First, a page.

Published Oct 3, 2011

Beef Tasting Field Day

By Tomoko Ogawa

Beef producers and enthusiastic eaters gathered together at Griffieon Family Farm in Ankeny for the beef tasting field day on Saturday, September 17.

Seven PFI beef producers (Bratsch-Prince, Carneys, Corys, Germans, Griffieons, Jepsens, and Specht) generously donated their rib-eye steaks for this tasting event. The field day hosts, Craig and LaVon Griffieon also procured the rib-eye from Cattlemen Beef Quarters (distributed by Sysco) at the Iowa State Fair to include in the blind tasting.

Before Dan Specht, Earl Hafner and other grill masters took on the challenging task of simultaneously grilling eight different steak samples while keeping them separate, we asked everyone to take a look at uncooked steaks to see how different each of them were in terms of colors, proportion of fat, etc.

The goal of this tasting was to provide a rare opportunity where people can taste several different kinds of beef at once and hear from the producers about the different production practices. The purpose of this event was to help people distinguish tastes and identify the beef they liked. It was not to judge which beef is the best or better. The score card asked tasters to list top three favorite beef as well as to rate texture (mushy, very tender, tender, good bite, chewy, very chewy, tough) and flavor (gamey, weak, well-marbled, rich, too fatty, well-balanced).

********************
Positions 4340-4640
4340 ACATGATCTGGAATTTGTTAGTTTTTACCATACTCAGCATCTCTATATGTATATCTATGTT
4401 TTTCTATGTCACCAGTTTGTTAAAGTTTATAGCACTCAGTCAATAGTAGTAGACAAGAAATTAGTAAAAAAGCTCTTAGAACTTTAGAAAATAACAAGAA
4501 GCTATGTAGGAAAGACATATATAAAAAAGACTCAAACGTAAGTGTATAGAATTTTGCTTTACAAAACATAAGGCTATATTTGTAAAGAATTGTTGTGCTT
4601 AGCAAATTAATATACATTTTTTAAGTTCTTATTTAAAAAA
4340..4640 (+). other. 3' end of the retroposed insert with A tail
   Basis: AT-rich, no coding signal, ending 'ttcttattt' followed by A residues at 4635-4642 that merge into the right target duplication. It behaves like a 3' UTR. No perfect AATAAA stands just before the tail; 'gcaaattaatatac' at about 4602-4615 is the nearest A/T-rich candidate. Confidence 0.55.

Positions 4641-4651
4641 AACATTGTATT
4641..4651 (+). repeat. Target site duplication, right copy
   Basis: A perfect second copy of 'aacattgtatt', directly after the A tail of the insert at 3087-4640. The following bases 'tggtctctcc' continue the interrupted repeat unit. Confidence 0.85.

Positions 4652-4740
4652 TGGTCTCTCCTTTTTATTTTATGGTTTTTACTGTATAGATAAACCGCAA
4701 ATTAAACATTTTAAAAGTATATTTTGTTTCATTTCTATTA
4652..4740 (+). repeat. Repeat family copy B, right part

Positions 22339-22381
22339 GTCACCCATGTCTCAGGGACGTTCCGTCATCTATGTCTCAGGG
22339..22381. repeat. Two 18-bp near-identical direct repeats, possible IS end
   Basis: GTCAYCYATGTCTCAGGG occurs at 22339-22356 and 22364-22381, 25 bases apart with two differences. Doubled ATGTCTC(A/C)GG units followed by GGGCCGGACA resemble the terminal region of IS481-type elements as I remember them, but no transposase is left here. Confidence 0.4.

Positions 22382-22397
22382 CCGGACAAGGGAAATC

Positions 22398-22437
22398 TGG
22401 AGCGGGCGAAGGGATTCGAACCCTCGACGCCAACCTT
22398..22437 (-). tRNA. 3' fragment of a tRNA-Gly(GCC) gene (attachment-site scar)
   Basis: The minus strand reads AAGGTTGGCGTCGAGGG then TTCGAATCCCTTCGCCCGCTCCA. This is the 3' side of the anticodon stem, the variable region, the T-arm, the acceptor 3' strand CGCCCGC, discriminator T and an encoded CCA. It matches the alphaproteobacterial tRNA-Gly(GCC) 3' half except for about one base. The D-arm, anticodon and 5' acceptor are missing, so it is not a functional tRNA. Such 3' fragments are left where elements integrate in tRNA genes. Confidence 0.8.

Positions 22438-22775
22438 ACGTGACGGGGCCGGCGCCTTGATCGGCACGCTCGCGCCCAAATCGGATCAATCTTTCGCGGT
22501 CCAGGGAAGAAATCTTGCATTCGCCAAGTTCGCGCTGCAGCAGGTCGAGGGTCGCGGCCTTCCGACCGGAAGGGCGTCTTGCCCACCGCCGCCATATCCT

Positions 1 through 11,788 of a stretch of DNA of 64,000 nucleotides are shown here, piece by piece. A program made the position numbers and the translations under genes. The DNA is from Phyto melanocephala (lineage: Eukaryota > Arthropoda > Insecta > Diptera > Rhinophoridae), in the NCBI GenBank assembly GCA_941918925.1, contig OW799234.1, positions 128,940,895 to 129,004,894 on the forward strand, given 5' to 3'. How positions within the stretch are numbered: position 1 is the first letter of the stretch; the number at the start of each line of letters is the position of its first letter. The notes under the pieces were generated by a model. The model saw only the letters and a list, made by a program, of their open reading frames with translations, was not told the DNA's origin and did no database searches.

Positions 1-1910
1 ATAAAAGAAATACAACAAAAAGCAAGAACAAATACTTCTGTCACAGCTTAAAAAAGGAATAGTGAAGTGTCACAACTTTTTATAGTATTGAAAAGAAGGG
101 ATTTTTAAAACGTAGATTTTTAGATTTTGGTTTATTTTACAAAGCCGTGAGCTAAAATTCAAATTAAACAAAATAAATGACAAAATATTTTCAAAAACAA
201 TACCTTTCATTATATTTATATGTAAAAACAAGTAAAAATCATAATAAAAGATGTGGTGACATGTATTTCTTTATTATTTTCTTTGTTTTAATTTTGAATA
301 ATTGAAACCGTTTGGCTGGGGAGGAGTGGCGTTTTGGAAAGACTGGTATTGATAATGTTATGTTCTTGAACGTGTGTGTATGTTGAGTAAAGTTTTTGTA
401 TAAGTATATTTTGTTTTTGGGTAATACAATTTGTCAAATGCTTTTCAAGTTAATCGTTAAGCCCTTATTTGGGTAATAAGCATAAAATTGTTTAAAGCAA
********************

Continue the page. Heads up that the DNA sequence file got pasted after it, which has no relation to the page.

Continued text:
After the blind tasting, we introduced the producers who could attend the event; Craig and LaVon Griffieon, Tom German, Tom Cory, Bruce Carney, Dan Specht, and Ray Bratsch -Prince. We were also happy to have Alex Frooginpol from Mingo Locker join us. Carneys, Corys and Griffieons take their cattle to Mingo Locker for processing. Chef Donna Prizgintas prepared the dinner followed by the blind tasting. As always she transformed seasonal ingredients from PFI producers into a wonderful feast.

As I collected the information on the beef before the event, I learned that there are many more variables that influence the flavors of beef than I had thought. Grass-fed vs. grain-fed or confinement vs. pasture are not the only issues. To name a few, feeding systems, types of breed, handling methods, aging lengths and methods, processing and packaging all have roles in creating the flavor and texture of beef.  And within each category, there are many variations as well. For example, both grass and grain may be fed at different stages of cattle’s life. In terms of breed, we had two heritage breeds at our tasting; White Park (Corys) and Limousin (Griffieons).

All of us have distinctive taste buds and preferences. The result of the tasting score cards reflected that fact as each beef sample received wide range of feedback. For the detailed information of each beef, please contact Tomoko or look for them in our next newsletter.